EU starts deployment of automatic emergency call system in cars

All new passenger vehicle models that hit the EU market after March 31, 2018, will come with eCall as standard

Telematics, Ecall, Emergency call systems, Bosch, Road safety

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In 2015 the Regulation (EU) 2015/758 of the European Parliament and of the Council, which defines type approval requirements for the deployment of the eCall in-vehicle system, based on e 112 emergency call services, came into effect. The installation of this automatic emergency call (eCall) system will be mandatory in all new types of passenger cars and light commercial vehicles from April 2018. The EU expects that eCall will save 2,500 lives each year and reduce the number of serious injuries by 15%.

The eCall in-vehicle system is an emergency system consisting of an in-vehicle device and certain  launching, controlling and implementing devices that are activated either automatically through in-vehicle sensors or manually. Minimal data files are then transmitted via public mobile telephone networks and create an audio channel through the 112 service between the passengers in the vehicle and the emergency call centre.

Olga Sehnalová, a member of the European Parliament who steered the legislation, said: “The eCall system will help to increase the safety of road users by significantly reducing the arrival time of rescue services in the event of a major accident. Unfortunately, the number of deaths on European roads is still unacceptably high. With eCall, emergency services' response time will be reduced by 50% in rural areas and 40% in urban areas, leading to a reduction of fatalities estimated at up to 2,500 saved lives per year. The legislation has made the system based on a public emergency call using the European emergency number 112 and operating across borders.”

Around 25,500 people lost their lives and 135,000 were seriously injured on EU roads in 2016, according to road safety statistics. While this was 2% down on the 2015 figure, the reduction may be too small to ensure that the EU meets its target of halving road fatalities between 2010 and 2020.
 
In 2016, most road fatalities (55%) occurred on rural roads. On average only about 8% happened on motorways and 37% in urban areas. Car occupants account for the largest share of victims (46%). Vulnerable road users such as pedestrians, cyclists and motorcyclists, together account for the same share and are particularly exposed in urban areas.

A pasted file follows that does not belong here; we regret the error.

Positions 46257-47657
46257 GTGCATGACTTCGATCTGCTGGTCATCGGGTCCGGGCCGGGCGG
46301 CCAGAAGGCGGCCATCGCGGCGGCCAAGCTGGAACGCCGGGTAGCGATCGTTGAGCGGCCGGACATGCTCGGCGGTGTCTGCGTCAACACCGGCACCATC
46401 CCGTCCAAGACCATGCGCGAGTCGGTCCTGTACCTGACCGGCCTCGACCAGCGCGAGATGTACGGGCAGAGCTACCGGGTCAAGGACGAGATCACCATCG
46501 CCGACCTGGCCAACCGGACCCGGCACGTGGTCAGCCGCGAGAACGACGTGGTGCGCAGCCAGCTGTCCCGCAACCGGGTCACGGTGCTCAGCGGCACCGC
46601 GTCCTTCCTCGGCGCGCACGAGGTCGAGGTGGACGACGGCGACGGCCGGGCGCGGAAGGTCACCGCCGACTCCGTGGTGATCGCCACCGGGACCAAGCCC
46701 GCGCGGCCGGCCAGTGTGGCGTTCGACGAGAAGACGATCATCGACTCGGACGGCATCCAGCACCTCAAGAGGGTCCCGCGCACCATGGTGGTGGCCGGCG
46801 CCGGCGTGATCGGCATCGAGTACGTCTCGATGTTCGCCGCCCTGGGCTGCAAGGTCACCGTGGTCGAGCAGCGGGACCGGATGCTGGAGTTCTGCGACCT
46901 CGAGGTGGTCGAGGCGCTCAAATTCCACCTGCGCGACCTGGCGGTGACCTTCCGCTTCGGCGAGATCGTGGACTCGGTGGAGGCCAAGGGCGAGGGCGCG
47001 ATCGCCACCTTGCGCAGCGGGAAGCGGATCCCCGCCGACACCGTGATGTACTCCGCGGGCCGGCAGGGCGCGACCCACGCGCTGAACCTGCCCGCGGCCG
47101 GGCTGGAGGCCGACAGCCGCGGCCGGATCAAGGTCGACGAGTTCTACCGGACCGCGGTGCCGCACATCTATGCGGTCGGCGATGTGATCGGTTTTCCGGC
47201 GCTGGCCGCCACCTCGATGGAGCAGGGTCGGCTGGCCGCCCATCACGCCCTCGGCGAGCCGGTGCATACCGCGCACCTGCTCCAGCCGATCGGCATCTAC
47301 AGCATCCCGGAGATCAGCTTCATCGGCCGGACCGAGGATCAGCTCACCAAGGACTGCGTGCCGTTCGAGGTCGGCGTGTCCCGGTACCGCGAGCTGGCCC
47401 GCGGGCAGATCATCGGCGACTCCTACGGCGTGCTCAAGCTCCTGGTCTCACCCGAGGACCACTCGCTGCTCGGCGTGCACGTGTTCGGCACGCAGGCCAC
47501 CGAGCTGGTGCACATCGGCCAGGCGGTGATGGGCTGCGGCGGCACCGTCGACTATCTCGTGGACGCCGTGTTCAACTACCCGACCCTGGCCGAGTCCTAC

Dr. Dirk Hoheisel, member of the board of management of Robert Bosch, said: “Connecting cars makes a great deal possible. Through the automatic eCall system, connected vehicles are now going to become lifesavers as well.”  

Hoheisel points out that there are many things to think of in an emergency, and every second matters. However, many people fall into a state of shock following an accident. In an even more terrifying scenario, the people in a vehicle end up unconscious or trapped after an accident, and are unable to call for help themselves. These are precisely the situations in which the automatic eCall system springs to action as an indispensable lifesaver.

"eCall knows exactly where the accident has occurred, regardless if it happens at night on a deserted road or on the freeway, and automatically sends that information to the rescue services. eCall places the emergency call faster than a person could and initiates the lifesaving rescue chain. An SOS button is also installed on the vehicle’s dash, which the vehicle’s occupants can use to manually place the emergency call. In both cases, an audio connection is first established between the vehicle and the local emergency services team to communicate further details about the accident. If the driver does not respond, emergency responders go directly to the scene of the accident. Thanks to precise information about the location based on GPS coordinates, the emergency responders even know in which direction of travel the accident occurred. This saves valuable time, as they do not first have to turn around at the next freeway junction to get to the scene of the accident," Hoheisel explained. 

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